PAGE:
Addressing Financial Stress Head-On

Although current economic conditions can be worrying, there are proactive steps you can take to help take back control and minimize the impacts.

Learning financial literacy

Getting yourself up to speed with financial literacy concepts can be a significant first step to mitigating money anxiety. Financial literacy is the ability to gain financial-management skills and understand how to use them to make positive and proactive decisions with your money.

By immersing yourself in financial education to improve your financial literacy, you can better understand how to manage your debt and protect yourself during economic fluctuations. It can also ensure that you have enough money to reach your goals, and that you are setting yourself up to pay off debt most efficiently and inexpensively as possible.

Creating emergency savings for unexpected expenses

It may be difficult to save significant amounts of money when carrying debt. However, putting aside small amounts to help build an emergency fund may be more reasonable and possible.

If you save a little each month to create this fund, it can help buffer you when you urgently need money and prevent you from taking on additional debt to address unexpected expenses.

Learning to budget

Since current economic conditions, notably inflation, mean prices are rising for essentials, dedicating time to create a budget can be very useful. Understanding where your money is going each month, and creating habits to prevent overspending, can help mitigate anxiety and stress.

If you have created a budget before, consider revisiting it with changing prices and rising interest rates in mind. If this is your first time creating a budget, now can be a good time to dive into your spending and ensure you're managing where your money goes each month. 

Look for alternative solutions for debt management

It can be helpful to look into alternative sources of debt management that you may have not considered in the past.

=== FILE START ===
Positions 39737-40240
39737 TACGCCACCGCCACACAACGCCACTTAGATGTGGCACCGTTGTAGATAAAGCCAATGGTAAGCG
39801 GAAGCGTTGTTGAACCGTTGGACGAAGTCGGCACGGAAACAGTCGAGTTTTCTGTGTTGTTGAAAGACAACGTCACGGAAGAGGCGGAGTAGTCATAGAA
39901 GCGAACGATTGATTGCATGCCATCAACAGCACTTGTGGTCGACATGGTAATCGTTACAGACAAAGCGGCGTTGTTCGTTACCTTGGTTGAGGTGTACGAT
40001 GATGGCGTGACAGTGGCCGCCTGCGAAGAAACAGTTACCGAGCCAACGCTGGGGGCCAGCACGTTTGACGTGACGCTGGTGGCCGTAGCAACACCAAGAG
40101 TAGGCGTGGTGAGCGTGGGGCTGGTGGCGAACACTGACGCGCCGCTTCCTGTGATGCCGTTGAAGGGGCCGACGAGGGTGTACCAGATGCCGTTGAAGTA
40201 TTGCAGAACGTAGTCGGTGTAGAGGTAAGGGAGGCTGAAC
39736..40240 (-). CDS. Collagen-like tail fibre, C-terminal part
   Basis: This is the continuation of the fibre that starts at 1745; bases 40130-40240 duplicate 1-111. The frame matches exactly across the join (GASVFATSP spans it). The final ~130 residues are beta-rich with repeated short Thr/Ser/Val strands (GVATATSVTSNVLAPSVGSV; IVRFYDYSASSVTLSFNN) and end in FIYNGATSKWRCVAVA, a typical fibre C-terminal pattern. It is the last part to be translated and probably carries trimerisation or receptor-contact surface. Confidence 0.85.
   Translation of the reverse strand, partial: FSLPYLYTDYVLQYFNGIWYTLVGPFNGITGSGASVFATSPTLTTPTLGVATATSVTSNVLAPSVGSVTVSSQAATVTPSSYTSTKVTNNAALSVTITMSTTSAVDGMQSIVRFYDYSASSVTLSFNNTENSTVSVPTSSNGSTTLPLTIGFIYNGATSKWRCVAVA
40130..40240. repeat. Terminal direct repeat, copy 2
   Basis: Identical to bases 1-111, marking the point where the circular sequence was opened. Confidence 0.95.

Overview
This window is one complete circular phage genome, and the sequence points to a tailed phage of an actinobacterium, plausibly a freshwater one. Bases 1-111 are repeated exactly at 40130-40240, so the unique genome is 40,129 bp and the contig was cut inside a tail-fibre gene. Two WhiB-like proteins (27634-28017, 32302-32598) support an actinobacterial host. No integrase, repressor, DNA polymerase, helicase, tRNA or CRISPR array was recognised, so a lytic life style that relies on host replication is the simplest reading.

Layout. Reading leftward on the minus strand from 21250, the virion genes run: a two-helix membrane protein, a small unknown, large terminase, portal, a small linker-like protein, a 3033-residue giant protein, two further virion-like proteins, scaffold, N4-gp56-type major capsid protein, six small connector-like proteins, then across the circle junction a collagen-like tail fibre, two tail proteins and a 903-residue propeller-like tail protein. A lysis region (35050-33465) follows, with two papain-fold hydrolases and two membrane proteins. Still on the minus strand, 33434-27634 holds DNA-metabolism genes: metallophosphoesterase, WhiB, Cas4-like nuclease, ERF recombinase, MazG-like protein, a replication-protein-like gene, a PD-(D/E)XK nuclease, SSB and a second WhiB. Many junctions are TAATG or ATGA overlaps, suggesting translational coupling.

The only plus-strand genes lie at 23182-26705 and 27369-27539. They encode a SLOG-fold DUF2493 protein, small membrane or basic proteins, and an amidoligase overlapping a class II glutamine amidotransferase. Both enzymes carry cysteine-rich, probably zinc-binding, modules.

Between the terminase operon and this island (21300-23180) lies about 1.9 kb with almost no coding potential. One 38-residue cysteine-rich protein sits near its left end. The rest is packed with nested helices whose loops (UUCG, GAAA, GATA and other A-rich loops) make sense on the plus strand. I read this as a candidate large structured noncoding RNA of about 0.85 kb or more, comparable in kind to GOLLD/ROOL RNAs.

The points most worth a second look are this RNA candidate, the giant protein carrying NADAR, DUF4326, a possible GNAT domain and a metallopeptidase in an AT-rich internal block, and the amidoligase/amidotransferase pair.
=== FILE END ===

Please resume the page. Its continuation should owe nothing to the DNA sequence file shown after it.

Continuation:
One instance is exploring consolidating debt, which may help lower monthly payments. In some cases, too, employers may offer a student loan debt solution to help pay off student debt — if you haven't looked into your benefits, this can be a good time to do so. Talking to a financial advisor can help you explore some of these options and even uncover some you are unaware of.

So, what's next for people who hold debt?

Of course, it's impossible to forecast the future — finances or life. Regardless, when economic signals are mixed, it can be helpful to develop a solid plan. Paring back spending to maintain savings levels, creating a budget, learning to be savvier with your money, or prioritizing paying off debt, can provide you a good start. That alone may help ease financial worries.


1. https://www.apa.org/news/press/releases/stress/2022/october-2022-topline-data.pdf

2, 6 https://gflec.org/wp-content/uploads/2021/04/Anxiety-and-Stress-Report-GFLEC-FINRA-FINAL.pdf?x85507=

3. https://www.experian.com/blogs/ask-experian/consumer-credit-review/#s4

4. https://www.npr.org/2023/01/11/1148122555/credit-card-debt-inflation-interest-rate-payments-federal-reserve

5. https://money.usnews.com/credit-cards/articles/what-rising-interest-rates-mean-for-your-credit-cards

7. https://www.forbes.com/sites/adamminsky/2023/04/06/another-student-loan-forgiveness-challenge-heads-to-supreme-court---key-updates/?sh=16924a6145be

8, 9. https://www.cnbc.com/2022/05/31/25percent-of-americans-are-delaying-retirement-due-to-inflation.html